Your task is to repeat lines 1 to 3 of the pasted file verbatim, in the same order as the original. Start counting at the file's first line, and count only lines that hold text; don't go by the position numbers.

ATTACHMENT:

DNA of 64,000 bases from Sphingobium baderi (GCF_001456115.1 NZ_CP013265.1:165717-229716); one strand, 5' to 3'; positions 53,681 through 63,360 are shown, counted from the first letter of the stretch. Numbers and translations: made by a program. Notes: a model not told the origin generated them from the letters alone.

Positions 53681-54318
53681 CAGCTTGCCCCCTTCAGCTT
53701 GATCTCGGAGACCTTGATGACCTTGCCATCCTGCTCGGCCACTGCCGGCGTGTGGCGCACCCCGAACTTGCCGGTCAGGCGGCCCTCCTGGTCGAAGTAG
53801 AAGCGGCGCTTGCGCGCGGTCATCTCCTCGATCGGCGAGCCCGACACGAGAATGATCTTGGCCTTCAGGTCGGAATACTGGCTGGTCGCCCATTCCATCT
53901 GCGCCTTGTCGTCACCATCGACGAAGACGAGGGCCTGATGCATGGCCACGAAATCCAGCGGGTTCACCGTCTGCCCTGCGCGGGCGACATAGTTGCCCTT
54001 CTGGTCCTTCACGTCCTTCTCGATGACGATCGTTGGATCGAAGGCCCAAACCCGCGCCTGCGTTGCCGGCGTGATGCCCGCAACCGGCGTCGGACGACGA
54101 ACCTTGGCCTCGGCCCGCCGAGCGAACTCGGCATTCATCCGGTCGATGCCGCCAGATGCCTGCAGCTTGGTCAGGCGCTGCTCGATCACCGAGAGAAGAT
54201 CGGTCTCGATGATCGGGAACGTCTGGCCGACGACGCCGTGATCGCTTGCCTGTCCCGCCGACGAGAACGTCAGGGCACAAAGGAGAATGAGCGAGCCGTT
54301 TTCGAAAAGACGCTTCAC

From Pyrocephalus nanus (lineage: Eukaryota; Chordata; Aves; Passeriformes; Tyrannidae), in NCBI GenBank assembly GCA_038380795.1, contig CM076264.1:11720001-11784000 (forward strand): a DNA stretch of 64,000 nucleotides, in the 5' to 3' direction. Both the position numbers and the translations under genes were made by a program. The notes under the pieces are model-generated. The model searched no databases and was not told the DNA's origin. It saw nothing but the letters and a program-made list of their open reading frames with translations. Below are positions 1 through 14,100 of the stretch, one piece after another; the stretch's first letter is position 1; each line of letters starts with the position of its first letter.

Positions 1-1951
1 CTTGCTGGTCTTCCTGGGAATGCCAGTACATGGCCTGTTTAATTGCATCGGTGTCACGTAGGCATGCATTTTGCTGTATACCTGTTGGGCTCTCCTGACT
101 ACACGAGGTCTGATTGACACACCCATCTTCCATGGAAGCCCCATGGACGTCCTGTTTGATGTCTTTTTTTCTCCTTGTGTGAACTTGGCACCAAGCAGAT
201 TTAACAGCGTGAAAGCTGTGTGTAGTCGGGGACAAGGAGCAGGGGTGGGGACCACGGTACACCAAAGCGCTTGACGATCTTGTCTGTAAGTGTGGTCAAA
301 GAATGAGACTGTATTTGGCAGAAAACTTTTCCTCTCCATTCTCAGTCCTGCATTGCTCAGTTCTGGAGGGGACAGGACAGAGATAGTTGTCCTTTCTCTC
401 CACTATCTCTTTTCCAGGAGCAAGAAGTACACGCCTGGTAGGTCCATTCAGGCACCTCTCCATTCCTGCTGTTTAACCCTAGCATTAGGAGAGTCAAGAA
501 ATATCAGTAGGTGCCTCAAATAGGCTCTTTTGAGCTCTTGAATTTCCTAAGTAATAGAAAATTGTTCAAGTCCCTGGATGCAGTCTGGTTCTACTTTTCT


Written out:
DNA of 64,000 bases from Sphingobium baderi (GCF_001456115.1 NZ_CP013265.1:165717-229716); one strand, 5' to 3'; positions 53,681 through 63,360 are shown, counted from the first letter of the stretch. Numbers and translations: made by a program. Notes: a model not told the origin generated them from the letters alone.

Positions 53681-54318
53681 CAGCTTGCCCCCTTCAGCTT